Two engine companies, one ladder company and a battalion chief gathered at 90th Street, standing along both sides of the highway. The blustery winds and dark clouds were barely noticeable, pushed aside by the overwhelming sensory experience of a steady whoosh of passing cars. The firefighters lined up along the guard rail drew horn toots and waves from passing cars, along with an occasional supportive clenched fist. Some firefighters waved in return but their hands rarely made it above their sternum, seemingly weighed down by their loss.
There a false alarm of sorts, triggered by a real alarm. Firefighters briefly snapped to attention as two FDNY trucks, lights flashing, moved up the Drive. As it quickly became apparent that they were responding to an emergency and not part of Chief Fahy’s motorcade the firefighters relaxed. The momentary respite quickly gave way to a silent northbound side of the highway, with traffic blocked as the motorcade approached. Chatter ceased as the motorcade rolled past, firefighters at attention and southbound motorists staring. It was soon over, the fire fighters climbing back into their trucks and driving off as the sound of a fire truck siren and blairing air horn drifted across the river from Queens.
New York City Fire Department Battalion Chief Michael Fahy died in the line of duty Tuesday, killed in a Bronx house explosion. Mayor Bill de Blasio joined FDNY Commissioner Daniel Nigro and other officials at a New York Presbyterian/Allen Hospital press conference to announce Fahy’s death.
Shortly after the press conference Fahy’s remains were removed from the hospital and transported to the City Medical Examiner’s Office. More than 100 firefighters present stood at attention, saluting their fallen comrade as the FDNY ambulance carrying his remains passed, with many than joining a motorcade for the sad journey.
Joe Percoco, once among the most powerful New York political figures, appeared in federal court today to face criminal charges stemming from a pair of alleged bribery schemes. A longtime aide to Governor Andrew Cuomo, Percoco was one of nine men charged in connection with the alleged schemes. Three of those defendants, Percoco, SUNY Polytechnic Institute CEO Alain Kaloyeros and Peter Galbraith Kelly, appeared in federal court in Manhattan. The others appeared in federal court in Syracuse and Buffalo.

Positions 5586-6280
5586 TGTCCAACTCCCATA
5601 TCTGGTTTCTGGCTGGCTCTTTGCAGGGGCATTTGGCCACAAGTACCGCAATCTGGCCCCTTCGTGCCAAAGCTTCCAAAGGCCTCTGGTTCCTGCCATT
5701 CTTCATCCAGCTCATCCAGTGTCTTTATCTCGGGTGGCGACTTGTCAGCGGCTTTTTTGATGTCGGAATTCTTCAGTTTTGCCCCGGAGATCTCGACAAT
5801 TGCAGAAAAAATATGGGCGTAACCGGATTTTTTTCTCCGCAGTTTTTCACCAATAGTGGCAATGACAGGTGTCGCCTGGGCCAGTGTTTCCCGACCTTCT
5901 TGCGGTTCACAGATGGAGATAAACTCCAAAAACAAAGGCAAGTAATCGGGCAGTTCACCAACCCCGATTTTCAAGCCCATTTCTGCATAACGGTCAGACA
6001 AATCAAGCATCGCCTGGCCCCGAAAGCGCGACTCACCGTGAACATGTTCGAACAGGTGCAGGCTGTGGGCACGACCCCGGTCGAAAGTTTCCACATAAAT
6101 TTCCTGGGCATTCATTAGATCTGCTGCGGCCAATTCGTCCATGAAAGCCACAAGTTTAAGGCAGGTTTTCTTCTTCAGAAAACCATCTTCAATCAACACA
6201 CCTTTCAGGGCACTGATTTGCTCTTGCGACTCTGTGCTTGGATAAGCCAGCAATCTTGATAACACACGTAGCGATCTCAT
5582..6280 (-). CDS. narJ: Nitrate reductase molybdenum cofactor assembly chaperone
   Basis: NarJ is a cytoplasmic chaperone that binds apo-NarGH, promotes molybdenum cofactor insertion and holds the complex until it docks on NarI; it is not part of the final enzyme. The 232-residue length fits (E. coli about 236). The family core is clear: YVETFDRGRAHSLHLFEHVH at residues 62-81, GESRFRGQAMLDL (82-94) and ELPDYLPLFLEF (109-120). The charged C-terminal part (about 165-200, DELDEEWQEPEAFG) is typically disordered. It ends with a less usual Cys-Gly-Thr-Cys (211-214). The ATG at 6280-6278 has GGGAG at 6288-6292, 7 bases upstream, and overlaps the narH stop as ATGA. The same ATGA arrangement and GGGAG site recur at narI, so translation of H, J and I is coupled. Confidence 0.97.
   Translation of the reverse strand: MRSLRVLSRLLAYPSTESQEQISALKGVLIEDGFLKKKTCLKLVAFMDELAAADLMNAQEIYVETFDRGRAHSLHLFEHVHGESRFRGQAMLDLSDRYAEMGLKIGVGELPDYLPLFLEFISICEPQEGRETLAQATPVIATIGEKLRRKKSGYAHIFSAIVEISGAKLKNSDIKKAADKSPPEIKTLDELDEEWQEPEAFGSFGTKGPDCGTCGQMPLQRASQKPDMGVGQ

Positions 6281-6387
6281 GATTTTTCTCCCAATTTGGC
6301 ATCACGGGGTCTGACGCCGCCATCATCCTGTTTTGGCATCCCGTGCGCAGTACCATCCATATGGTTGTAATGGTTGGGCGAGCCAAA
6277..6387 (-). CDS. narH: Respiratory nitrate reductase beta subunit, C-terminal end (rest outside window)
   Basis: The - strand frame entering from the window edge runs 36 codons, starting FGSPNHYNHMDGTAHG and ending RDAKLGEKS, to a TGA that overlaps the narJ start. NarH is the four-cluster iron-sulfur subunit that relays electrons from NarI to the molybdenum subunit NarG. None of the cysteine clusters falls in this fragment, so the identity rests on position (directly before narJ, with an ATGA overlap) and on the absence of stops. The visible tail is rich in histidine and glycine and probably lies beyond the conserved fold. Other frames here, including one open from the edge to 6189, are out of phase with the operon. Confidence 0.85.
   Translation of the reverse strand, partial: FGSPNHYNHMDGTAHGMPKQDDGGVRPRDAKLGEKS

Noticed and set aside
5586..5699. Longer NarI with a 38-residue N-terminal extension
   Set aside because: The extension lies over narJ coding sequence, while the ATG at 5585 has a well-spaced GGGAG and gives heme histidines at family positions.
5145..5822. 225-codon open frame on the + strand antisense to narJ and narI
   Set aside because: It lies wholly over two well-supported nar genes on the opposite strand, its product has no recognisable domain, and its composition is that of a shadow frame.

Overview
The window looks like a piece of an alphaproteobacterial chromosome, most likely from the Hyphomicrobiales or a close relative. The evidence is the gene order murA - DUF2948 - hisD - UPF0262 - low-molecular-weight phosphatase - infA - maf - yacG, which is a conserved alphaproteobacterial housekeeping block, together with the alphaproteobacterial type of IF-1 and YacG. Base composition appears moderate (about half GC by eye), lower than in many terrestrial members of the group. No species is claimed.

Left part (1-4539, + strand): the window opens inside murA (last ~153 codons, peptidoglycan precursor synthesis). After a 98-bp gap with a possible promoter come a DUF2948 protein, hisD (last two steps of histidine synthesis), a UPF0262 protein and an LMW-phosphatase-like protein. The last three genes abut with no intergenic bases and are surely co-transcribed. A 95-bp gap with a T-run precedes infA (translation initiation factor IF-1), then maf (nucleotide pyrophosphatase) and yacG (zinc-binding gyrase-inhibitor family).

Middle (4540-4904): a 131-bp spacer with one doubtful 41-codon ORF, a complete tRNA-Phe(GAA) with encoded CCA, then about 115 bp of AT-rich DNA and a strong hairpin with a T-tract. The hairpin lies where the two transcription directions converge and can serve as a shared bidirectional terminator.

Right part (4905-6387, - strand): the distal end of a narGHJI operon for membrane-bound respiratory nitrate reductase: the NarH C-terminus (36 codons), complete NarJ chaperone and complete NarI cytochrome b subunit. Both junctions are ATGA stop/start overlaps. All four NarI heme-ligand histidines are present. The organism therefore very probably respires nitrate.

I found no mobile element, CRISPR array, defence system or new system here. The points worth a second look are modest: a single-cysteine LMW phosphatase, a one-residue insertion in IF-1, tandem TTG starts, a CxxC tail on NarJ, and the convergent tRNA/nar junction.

Percoco was visible to cameras for only a few seconds, despite a long day spent in the U.S. Attorney’s office and court. He was wholly out of sight until 4:30, when he appeared in a courtroom. Cameras are not permitted there, so his appearance in front of any press cameras was limited to a few second dash from the courthouse to a waiting car. Here’s a look:
Governor Andrew Cuomo and Mayor Bill de Blasio briefly put aside their differences this morning to jointly visit the site of Saturday night’s explosion in Chelsea. They did not make any public comments or answer press questions during their walk, however, instead holding separate press conferences. Cuomo spoke with the press at the site shortly before their walk, following an initial unannounced site visit by Cuomo, while de Blasio spoke with the press shortly afterwards at NYPD headquarters. de Blasio had also held a press conference Saturday night at the site.
The governor and mayor met just outside the security perimeter at 23rd Street and Seventh Avenue, hugging hello and then moving inside the security perimeter accompanied by aides, their own respective photographers and videographers and a small press pool. They spoke with a few small groups of residents and business owners/employees inside the perimeter as they made their way to and from the blast site. Most of the large press presence observed from outside the perimeter, about 100 yards from the blast site.
Cuomo and de Blasio wrapped up their walk with a visit to a Starbucks just outside the security zone, press excluded. Emerging from Starbucks the pair again hugged, amid a press crush, then parted.
William J. Bratton concluded his second term as New York City’s police commissioner Friday with a sun-dappled stroll through a cheering crowd of several hundred police officers and invited guests. Leaving the NYPD’s One Police Plaza headquarters with his wife Rikki Klieman, Bratton smiled, waved, shook hands and hugged his way across Police Plaza. Waiting at the end of the line were his successor, Chief of Department Jimmy O’Neill, and his boss, Mayor Bill de Blasio. With some final goodbyes Bratton and his wife mounted an antique fire engine for a short ride through the arch of the Municipal Building and onto Park Row.
Bratton leaves behind a re-energized New York City legacy, having led the NYPD through continued declines in crime over his 32 months in office, and stood as a central figure in the de Blasio administration’s public profile. He’s been an enormous political asset to the Mayor, both for his Department’s success in continuing to push crime rates down and for his essential public role as de Blasio’s prime voice on public safety. His polite Boston-accented bluntness has mostly been welcomed by the public, giving his “progressive” boss room to operate amidst a determined chorus of “hellholers”; critics who from de Blasio’s election declared that the City is destined to become a crime ridden hellhole with de Blasio in charge. Preventing that from actually occurring and fighting the creation of a public perception that it’s occurring are both vital and Bratton largely succeeded on both. He certainly has critics though, and a small but vocal group stationed themselves near the end of Bratton’s walk.